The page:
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Cryptosporidium Outbreak Sickened 300 in UK Last Year

Approximately 300 people in England and Scotland were sickened in an outbreak of Cryptosporidium in May of 2012, announced public health authorities this week.

The parasite that caused the outbreak is thought to have originated in ready-to-eat bagged salad mixes, said England’s Health Protection Agency in a report published Tuesday.

“The strongest association with infection was found to be with consumption of ready to eat pre-cut mixed salad leaves from a major supermarket chain,” said HPA in its outbreak report.

The supermarket chain was not named.

HPA says the outbreak did not last long, affecting people only during the month of May. Illnesses ranged from mild to moderate, and no deaths were reported in connection to the outbreak.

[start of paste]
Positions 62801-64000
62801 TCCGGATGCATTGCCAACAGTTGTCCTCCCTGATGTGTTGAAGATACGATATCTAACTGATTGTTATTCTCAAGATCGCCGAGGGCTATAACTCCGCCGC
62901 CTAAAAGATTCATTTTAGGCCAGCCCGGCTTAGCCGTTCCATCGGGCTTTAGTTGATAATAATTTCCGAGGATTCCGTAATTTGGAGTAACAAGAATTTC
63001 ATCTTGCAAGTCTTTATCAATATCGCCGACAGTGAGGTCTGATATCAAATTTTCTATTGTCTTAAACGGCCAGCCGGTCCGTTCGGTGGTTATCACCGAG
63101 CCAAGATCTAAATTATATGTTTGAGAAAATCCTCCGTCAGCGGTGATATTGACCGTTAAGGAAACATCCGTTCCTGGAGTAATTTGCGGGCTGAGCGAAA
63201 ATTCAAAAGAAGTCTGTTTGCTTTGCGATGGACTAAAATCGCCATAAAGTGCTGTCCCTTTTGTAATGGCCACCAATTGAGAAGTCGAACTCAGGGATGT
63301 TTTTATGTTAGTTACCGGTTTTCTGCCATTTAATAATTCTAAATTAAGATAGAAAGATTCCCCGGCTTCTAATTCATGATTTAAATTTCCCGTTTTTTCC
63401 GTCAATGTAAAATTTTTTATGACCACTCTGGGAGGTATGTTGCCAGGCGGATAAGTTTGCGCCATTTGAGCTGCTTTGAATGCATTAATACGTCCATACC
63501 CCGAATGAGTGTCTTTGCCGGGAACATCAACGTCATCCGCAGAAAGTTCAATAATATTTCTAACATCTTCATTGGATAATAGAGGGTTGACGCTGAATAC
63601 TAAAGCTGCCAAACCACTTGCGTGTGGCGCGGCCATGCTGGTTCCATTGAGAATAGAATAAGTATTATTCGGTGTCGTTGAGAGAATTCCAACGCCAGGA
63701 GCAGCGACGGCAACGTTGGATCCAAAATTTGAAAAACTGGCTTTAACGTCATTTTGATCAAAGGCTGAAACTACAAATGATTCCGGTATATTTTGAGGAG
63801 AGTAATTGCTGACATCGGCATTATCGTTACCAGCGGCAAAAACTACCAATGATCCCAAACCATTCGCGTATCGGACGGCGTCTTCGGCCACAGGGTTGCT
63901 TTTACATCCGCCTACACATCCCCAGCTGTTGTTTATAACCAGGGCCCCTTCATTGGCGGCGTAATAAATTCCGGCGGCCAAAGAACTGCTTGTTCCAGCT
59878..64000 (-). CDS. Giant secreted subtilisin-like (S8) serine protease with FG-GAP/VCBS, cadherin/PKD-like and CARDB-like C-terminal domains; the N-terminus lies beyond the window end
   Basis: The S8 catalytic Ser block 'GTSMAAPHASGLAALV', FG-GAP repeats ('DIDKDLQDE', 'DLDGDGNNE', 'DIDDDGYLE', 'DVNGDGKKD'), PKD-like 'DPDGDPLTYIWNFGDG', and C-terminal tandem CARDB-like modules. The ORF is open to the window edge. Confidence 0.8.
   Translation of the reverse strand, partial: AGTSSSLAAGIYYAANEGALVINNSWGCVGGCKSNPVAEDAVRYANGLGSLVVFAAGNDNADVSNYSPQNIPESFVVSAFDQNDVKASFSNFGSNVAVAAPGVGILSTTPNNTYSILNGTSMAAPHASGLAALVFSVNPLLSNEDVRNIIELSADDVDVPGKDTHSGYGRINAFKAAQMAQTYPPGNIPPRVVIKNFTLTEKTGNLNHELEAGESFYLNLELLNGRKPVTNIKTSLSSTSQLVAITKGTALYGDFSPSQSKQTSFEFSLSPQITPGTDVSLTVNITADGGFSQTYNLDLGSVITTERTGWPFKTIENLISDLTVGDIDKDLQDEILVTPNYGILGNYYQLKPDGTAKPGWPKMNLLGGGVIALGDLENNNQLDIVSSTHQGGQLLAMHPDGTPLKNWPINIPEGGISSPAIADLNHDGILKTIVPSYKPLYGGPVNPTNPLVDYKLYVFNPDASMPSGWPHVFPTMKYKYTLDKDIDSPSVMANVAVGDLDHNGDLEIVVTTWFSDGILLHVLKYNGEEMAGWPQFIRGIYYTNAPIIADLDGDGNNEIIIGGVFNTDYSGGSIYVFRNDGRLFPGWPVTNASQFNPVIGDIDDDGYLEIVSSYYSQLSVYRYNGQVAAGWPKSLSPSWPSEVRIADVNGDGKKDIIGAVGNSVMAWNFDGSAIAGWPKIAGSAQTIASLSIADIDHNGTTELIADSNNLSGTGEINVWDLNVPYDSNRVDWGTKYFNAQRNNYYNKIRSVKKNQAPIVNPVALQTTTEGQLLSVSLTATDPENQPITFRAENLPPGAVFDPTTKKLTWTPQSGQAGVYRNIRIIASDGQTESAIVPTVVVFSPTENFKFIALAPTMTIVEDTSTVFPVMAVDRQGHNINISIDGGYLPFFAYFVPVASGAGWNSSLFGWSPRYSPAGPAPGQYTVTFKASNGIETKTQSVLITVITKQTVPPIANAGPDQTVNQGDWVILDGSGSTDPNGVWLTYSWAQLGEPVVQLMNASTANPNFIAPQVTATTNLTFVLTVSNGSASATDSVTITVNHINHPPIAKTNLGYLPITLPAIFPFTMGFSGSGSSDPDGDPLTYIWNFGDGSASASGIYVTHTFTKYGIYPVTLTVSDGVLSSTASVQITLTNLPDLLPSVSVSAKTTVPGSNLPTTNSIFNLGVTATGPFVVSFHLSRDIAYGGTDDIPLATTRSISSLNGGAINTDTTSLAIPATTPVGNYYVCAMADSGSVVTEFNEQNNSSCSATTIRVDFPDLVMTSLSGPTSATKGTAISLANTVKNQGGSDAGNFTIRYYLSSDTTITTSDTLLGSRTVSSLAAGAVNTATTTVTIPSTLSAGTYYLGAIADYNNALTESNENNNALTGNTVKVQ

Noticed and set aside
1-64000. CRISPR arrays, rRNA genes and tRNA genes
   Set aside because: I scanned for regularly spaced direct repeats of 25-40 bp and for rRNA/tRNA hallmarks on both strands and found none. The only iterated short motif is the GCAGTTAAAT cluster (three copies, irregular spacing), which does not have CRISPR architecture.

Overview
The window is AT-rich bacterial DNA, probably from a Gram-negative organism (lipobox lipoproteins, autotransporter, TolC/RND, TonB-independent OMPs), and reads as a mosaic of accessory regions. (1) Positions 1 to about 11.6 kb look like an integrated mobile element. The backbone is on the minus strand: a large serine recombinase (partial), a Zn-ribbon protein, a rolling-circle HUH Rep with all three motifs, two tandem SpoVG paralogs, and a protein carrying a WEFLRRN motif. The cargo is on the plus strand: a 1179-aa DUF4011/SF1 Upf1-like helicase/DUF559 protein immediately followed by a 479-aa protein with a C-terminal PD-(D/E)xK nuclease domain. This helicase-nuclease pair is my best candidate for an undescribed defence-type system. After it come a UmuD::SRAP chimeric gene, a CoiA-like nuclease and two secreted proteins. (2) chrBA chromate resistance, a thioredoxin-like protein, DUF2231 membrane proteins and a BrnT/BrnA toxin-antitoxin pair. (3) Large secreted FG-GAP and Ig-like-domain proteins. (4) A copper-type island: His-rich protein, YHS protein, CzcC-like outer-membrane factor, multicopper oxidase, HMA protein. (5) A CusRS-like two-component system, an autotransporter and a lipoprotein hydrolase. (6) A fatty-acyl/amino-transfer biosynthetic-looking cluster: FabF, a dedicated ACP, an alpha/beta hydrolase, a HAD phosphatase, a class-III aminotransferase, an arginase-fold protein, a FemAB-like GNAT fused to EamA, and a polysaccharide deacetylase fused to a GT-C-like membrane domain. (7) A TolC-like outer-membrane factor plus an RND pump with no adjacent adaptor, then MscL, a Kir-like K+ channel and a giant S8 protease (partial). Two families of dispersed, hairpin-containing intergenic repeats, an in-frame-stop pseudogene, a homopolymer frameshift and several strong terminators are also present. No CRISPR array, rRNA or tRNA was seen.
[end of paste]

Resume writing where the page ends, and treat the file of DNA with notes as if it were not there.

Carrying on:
“As this was an isolated and short lived outbreak there is no specific action for the public to take,” said Dr. Stephen Morton, regional director of HPA’s Yorkshire and the Humber region and head of the Outbreak Control Team, “but we hope the investigations between the FSA and the food industry will help to prevent further outbreaks of this type from happening again.”

Cryptosporidium is a parasite that infects humans and animals. It is a resilient organism that can survive for long periods of time outside the body, and is tolerant of chlorine disinfection. Cryptosporidium is most commonly transmitted through water. Cryptosporidiosis (the infection caused by Cryptosporidium) is characterized by stomach cramps, diarrhea, nausea, vomiting, fever and weight loss. Symptoms generally last one to two weeks, but can last up to a month.

Illness can be more severe in people with compromised immune systems.

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